- After the Agribank Branch story yesterday, China’s Agribank announced that its quarterly profits unexpectedly fell for the first time in 2 years. Net income declined 14% – and those 20 analysts from the Bloomberg survey were expecting a 17% increase! Awkward (again). The reason for the increase is given as the government’s attempts to curb property spending. They have done this by tightening credit (ie. restricting the number of mortgage loans that can be given out) and by imposing higher mortgage rates (ie. forcing lower demand by raising the cost). The corollary of this is fewer customers and higher bad debts/defaults for the lenders. My question: if China has artificially restricted lending – what difference will changing the reserve ratios of the branches make? In theory, the branches could lend more. Legally, it looks like they can’t. And then? Link: Agribank’s profits drop.
- The president of the Fed of St Louis has said that US monetary policy is at a turning point. One day, I’m going to have to work out how the Fed actually works because there seem to be a great number of presidents. Anyway, Mr Bullard says that we can expect an interest rate hike as early as late 2013. So not really at a turning point so much as squinting your eyes and making out a grey haze on the horizon. Other Fed presidents disagree. Or didn’t comment. Either way, the turning point will only become clear once some of the economic effects of the current policies become more evident. Link: The US Fed Turning Point.
- South Africa’s Foreign Ministry has announced that it will be reducing its imports of oil from Iran. According to Ebrahim Ebrahim (the Deputy Minister of the Department of International Relations and Cooperation – so good they named him twice), SA has suspended almost all oil imports from Iran (the source of about 29% of SA’s fuel). The South African Petroleum Industry Association finds that “hard to believe” as they haven’t yet been informed of the plan; and are only expected to hear from a government task team on the issue at the end of May. Other government spokespeople are saying that the cabinet has not made a decision on Iran. What a mess. Link: South Africa and the Iranian Oil Imports.
- The commodities bear market is set to continue as analysts predict falling prices of copper. According to this article, industry stockpiles in China have more than doubled since last quarter. And according to the Shanghai Futures Exchange, stockpiles are at their highest level in nine years. It brings me back to the happy reports from a month or so ago, when everyone was excited by the good Chinese manufacturing figures/purchasing manager index figures. I called stock-piling. Smugness: distasteful but fun. Link: The Copper Bear Market.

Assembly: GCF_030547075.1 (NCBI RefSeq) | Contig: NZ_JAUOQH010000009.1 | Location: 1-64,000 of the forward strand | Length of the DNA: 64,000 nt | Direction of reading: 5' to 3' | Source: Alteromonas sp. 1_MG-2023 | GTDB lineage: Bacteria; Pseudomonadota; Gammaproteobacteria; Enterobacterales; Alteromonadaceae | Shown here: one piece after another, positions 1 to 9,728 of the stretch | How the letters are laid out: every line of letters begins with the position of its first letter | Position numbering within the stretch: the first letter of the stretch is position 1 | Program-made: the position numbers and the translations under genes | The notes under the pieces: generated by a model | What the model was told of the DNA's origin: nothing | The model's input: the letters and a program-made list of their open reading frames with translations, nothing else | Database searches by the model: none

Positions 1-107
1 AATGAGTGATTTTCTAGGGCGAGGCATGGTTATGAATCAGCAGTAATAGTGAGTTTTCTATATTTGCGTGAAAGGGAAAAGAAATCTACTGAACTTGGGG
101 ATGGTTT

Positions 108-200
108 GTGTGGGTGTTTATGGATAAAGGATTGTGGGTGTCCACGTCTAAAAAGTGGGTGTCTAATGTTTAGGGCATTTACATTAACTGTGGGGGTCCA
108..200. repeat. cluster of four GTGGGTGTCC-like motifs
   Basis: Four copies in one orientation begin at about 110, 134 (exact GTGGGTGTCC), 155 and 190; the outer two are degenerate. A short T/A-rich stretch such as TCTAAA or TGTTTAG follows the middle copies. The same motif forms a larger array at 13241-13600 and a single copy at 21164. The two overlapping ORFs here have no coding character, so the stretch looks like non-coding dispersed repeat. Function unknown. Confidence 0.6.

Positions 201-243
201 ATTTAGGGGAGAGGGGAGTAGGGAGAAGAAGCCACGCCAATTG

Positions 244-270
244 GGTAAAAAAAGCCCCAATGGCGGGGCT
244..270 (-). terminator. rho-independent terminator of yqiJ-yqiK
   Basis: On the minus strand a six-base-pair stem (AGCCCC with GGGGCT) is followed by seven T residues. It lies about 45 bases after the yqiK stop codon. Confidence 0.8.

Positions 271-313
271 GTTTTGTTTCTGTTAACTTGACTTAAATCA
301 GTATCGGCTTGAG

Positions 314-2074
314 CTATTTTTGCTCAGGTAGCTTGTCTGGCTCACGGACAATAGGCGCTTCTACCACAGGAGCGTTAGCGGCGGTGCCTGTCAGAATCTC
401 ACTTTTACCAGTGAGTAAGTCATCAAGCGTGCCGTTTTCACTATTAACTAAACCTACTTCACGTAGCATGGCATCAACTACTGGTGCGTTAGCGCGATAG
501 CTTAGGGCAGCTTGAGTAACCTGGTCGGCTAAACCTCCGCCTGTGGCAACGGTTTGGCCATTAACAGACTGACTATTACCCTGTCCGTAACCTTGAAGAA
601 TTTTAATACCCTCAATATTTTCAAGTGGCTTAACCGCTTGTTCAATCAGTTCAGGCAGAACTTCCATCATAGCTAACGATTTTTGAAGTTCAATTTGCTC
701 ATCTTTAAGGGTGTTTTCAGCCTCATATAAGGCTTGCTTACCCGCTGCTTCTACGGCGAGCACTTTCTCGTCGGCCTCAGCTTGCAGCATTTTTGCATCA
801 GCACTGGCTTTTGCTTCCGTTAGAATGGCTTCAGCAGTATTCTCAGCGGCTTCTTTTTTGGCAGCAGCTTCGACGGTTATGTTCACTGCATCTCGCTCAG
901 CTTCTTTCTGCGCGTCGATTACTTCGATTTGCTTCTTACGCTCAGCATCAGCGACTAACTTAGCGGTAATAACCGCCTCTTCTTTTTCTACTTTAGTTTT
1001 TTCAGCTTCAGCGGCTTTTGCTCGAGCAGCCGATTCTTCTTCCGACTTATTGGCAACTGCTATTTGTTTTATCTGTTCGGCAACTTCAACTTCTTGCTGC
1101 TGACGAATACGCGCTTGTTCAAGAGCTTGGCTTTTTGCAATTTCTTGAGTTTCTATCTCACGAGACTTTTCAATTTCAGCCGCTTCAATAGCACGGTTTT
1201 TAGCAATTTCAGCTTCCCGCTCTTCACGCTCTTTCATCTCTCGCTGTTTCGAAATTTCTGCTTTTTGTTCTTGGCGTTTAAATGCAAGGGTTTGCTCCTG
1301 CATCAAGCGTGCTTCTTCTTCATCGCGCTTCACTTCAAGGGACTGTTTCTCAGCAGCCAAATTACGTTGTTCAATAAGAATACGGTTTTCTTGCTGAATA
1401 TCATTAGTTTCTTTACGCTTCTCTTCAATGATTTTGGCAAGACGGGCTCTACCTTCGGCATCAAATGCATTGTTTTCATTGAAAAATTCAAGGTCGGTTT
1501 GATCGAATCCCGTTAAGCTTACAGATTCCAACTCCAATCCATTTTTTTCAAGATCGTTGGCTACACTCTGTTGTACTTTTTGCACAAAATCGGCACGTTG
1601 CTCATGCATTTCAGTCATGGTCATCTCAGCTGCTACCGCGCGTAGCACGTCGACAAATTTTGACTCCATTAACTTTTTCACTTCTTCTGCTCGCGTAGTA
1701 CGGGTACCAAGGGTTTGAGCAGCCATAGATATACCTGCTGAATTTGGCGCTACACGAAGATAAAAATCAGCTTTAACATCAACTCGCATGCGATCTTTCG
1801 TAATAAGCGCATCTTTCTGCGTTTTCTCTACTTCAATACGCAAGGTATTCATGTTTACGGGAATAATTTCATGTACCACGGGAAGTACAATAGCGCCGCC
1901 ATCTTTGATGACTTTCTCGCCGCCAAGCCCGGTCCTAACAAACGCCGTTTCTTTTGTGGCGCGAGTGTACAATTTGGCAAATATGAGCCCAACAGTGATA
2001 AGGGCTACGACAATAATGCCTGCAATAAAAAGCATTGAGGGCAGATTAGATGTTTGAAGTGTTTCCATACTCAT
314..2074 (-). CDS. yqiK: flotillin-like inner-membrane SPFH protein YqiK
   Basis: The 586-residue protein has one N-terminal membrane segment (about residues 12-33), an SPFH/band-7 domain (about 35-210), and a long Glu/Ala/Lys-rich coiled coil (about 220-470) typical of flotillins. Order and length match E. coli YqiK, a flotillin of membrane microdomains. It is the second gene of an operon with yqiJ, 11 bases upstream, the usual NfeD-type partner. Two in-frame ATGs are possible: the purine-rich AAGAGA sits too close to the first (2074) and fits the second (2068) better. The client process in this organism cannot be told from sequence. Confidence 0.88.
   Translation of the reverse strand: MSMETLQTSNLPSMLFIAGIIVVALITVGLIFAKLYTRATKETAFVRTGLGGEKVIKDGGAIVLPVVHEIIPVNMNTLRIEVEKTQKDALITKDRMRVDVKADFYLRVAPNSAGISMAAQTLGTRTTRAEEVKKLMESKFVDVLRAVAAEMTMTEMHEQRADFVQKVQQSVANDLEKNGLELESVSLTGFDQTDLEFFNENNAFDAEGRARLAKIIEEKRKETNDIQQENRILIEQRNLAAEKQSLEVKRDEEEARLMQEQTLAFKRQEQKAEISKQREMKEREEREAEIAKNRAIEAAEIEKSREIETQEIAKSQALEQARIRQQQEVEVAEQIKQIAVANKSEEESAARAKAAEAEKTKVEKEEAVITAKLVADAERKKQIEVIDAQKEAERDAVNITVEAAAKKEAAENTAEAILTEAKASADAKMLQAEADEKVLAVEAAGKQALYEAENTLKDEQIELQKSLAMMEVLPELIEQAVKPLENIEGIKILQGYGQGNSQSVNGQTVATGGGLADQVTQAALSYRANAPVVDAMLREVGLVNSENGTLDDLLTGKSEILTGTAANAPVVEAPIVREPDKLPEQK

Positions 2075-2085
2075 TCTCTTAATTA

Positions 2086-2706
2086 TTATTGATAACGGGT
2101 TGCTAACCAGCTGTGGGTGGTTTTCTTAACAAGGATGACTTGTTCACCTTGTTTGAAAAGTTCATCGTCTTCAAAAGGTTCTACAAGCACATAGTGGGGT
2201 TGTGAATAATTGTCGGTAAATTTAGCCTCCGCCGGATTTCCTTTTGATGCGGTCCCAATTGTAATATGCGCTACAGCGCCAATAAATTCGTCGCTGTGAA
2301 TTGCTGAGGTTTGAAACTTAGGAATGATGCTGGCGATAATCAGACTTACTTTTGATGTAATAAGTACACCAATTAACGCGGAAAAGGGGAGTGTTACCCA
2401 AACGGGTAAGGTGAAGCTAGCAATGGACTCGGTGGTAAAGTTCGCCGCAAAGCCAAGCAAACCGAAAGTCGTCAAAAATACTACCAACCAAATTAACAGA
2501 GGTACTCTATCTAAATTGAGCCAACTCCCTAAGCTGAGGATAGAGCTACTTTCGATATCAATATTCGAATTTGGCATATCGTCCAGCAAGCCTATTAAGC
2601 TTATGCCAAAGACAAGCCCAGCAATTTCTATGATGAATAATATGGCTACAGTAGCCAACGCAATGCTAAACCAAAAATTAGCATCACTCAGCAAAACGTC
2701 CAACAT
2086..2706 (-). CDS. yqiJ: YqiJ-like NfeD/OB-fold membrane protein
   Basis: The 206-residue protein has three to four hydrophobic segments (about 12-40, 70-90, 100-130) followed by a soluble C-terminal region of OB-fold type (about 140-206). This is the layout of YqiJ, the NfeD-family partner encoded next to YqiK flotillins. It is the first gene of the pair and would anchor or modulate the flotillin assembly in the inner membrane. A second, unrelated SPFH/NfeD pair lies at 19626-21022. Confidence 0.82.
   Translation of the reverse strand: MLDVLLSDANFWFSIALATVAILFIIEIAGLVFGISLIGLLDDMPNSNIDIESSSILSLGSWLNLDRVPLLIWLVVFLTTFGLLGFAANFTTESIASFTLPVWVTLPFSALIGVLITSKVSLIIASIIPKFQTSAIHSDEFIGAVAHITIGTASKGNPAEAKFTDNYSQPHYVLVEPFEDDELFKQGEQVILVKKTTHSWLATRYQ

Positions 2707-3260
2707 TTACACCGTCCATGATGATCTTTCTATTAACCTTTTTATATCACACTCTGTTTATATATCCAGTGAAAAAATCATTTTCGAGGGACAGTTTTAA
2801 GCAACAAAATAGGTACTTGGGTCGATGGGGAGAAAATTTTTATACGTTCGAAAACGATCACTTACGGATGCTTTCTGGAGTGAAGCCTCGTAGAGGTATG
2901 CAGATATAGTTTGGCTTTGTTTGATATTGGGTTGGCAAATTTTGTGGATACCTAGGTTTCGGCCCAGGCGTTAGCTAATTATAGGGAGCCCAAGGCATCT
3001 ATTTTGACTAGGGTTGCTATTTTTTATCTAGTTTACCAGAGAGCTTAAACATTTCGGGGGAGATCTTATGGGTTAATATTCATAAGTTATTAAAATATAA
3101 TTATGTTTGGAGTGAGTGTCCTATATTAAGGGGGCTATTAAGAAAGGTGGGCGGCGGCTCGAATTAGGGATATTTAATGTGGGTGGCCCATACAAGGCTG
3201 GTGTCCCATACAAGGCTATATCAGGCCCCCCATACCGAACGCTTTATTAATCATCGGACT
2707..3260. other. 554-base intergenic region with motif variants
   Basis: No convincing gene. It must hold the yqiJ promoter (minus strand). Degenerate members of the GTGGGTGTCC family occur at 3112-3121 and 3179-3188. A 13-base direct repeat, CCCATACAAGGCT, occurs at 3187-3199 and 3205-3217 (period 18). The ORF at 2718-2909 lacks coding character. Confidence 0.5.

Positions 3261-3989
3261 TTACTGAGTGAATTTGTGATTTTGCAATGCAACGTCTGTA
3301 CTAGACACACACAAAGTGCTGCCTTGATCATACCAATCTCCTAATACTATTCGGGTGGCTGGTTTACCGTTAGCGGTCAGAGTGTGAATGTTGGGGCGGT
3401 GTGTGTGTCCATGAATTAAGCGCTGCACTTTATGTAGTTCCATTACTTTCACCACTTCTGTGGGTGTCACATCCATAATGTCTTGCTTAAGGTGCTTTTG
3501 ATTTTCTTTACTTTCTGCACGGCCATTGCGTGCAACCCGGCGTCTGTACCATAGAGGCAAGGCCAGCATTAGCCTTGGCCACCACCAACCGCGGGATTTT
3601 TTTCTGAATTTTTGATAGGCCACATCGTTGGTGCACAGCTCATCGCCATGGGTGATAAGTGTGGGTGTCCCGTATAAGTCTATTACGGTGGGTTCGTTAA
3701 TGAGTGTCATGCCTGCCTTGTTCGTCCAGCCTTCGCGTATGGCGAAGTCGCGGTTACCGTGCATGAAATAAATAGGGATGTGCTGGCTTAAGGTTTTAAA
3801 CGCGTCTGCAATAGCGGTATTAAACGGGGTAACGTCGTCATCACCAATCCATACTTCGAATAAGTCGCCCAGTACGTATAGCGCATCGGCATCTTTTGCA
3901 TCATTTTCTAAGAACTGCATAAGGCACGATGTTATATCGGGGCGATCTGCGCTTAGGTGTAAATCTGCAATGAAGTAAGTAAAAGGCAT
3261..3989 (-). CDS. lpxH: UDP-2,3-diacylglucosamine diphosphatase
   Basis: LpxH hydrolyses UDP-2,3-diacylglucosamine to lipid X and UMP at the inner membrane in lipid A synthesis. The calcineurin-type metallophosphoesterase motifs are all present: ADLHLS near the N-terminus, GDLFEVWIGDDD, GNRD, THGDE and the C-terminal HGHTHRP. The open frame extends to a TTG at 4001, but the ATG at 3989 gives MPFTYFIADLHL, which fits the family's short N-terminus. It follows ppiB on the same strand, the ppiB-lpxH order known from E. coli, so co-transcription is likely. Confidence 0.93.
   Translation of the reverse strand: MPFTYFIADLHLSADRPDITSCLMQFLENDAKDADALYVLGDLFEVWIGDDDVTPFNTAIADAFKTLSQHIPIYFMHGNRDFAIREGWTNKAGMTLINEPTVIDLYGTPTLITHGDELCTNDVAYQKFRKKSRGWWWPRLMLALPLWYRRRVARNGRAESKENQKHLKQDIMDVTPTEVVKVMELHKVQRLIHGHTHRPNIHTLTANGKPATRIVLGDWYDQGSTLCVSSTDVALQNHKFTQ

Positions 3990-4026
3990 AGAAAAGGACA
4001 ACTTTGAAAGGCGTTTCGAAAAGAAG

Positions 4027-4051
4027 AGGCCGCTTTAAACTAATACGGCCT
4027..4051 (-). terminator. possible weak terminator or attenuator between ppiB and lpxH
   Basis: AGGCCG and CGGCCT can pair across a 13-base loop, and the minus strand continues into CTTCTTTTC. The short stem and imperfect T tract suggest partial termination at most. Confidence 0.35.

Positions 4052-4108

- Randgold Resources’ share price has plunged after a coup in Mali. The company has three gold-mines there. Randgold has since announced that those operations remain unaffected. Randgold and the Mali Coup.
- As a sidebar fun piece, researchers suggest that people may be investing money in online Ponzi schemes even though they know that it’s fraudulent. It makes sense in some ways – if you’re an initial investors, and you draw out your returns in cash as they’re generated instead of reinvesting, you get to be one of the people that genuinely makes money out of Ponzi. That is: as you become aware of the existence of the scheme, you start to act as a scheme operator rather than a scheme participant. Human nature. And greed. Link: The Allure of Online Ponzi Schemes.
- While we’re on the topic of Ponzi schemes, FBI files are revealing how Bernie Madoff deceived his employees. It’s so Mafioso with all the Italian names. Link: Madoff FBI Files.
- And the African News in Brief. Link: ABN Briefs. The highlights:
- Shoprite Holdings is due to issue more shares (around 27.2 million of them – around 5% of current shares in issue), as well as issuing R4.5 billion worth of convertible bonds. They’re raising capital to strengthen the balance sheet and for acquisitions.
- Zimbabwe plans to issue a $100 million infrastructure bond. I wonder if they can find an agency to rate it?
That’s all for now.
Have a great Friday!
Gareth Crosland March 23, 2012 at 09:27
The 'outside auditors' did not do a very good job when it came to the Bernie Madoff scheme did they?Reply
Jayson Coomer March 23, 2012 at 09:38
Ha ha ha. Agreed. I've often wondered who they were – but I seem to remember reading that they were a bit of a no-name brand operation.
Also – they were given false data. Apparently.Reply
Jayson Coomer March 23, 2012 at 09:41
Yip – Friehling and Horowitz. Who had offices in a Strip Mall and three employees (a secretary, an accountant, and a partner in his seventies that lived in Florida). Reportedly.Reply
Gareth Crosland March 23, 2012 at 09:45
And they were auditing a $20bn operation! Nice….Reply